This week, WikiLeaks released yet another batch of thousands of emails from the hack of Sony Pictures last November. The 276,394 documents more than doubles the number of emails, memos, presentations, and budgets the Julian Assange-led website has gathered into an easy, searchable format for researchers and journalists to scour the inner details of Sony’s inner workings.
While the wholesale publishing of private corporate documents might seem reckless, it’s far from the first time WikiLeaks has embraced chaos in favor of transparency for transparency’s sake.
After all, the documents released by the so-called “Guardians of Peace” responsible for the Sony hack have been more than well-covered by the media. Last November and December were dominated by snarky coverage of the salacious details: who was racist, who was paid less than her male counterparts, and which celebrities were the most despised among the suits.
WikiLeaks’ continued publishing of stolen documents that have been widely available for nearly seven months, thus, seems not just ethically dubious but gratuitous.
If WikiLeaks were a House in Westeros, “Ethically Dubious And Gratuitous” would be printed on their sigil. The site—and its founder, Assange—have been criticized for a complete lack of editorial discretion between leaked documents that might be newsworthy and those that could put innocent people’s careers—and lives—in jeopardy.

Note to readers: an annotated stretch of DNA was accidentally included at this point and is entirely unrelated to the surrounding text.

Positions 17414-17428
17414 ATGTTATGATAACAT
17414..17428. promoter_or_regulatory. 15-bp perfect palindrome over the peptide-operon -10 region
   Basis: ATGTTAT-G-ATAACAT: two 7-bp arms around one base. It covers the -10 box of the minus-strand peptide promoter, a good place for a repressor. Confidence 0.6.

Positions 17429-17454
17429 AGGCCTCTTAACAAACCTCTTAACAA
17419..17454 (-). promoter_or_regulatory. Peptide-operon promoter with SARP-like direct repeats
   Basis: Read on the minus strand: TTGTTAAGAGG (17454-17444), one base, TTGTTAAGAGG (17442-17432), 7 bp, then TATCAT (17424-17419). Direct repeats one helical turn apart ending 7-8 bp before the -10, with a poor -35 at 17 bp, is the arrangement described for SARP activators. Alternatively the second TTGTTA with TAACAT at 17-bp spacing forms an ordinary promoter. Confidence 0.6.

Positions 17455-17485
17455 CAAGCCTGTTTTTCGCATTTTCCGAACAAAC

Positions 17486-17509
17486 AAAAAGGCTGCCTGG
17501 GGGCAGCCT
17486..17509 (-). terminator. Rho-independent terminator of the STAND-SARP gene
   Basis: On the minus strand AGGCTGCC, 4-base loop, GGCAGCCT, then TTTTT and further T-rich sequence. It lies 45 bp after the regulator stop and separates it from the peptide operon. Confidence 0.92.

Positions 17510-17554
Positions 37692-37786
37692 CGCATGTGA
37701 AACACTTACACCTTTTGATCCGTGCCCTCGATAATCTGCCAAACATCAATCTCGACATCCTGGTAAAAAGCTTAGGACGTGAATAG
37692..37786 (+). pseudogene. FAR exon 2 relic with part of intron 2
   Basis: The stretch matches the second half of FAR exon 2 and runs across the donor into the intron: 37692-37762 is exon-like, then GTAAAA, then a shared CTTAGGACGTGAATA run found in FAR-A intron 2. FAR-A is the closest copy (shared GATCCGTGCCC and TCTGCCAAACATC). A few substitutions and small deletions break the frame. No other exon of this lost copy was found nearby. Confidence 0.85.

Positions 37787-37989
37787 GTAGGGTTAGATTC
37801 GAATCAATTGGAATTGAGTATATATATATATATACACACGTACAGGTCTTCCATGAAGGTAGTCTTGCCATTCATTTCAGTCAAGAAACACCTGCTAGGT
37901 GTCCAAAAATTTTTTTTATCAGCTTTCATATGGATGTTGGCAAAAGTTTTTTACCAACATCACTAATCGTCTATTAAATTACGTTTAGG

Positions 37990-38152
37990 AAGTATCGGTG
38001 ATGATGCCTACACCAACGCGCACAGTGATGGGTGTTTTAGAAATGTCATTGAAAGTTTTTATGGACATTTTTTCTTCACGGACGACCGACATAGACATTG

If WikiLeaks were a House in Westeros, “Ethically Dubious And Gratuitous” would be printed on their sigil.
While the situation at Sony isn’t endangering the lives of its employees, WikiLeaks complete lack of concern for the real people whose livelihood it challenges with these documents puts them on no more of a moral high ground than the original hackers who stole them.
Unlike the hackers, however, Assange has no true goal. The Guardians of Peace (supposedly) hacked Sony Pictures as an arm of North Korea’s elite cyberwarfare unit in an attempt to get the studio to censor the Seth Rogen–James Franco picture The Interview.
Assange now releases these documents in the vague name of “transparency.” Their newsworthiness is questionable: Most of the meaty stories about studios enforcing anti-piracy law through state governments and the gritty business of how a Hollywood movie is made have been well-tread territory since November.
Expecting such concern from Assange is rather ridiculous. Time and again, WikiLeaks has proven itself to be a valuable asset to journalists and whistleblowers, but it’s also revealed its own behavior to be free of responsibility or even moral oversight.
The Sony documents are only the latest in an ongoing saga of obtaining large amounts of data and having no idea what to do with it other than share it with the world. The news media is ideally most useful when it sifts through the world’s information and reports what’s interesting. WikiLeaks is frequently the source of that information, but it often fails to do the sifting. It’s especially galling because—unlike their previous leaks—this isn’t a trove of government documents. It’s private correspondence.
Assange’s most famous leak, of State Department cables in 2010, was originally a work of collaboration between WikiLeaks and respected media properties like the New York Times, Der Spiegel, and Le Monde. The editors of those papers worked with Assange to redact sensitive information while still publishing vital information about governments, corporations, and international entities like NATO, the European Union, the United Nations, and the Vatican.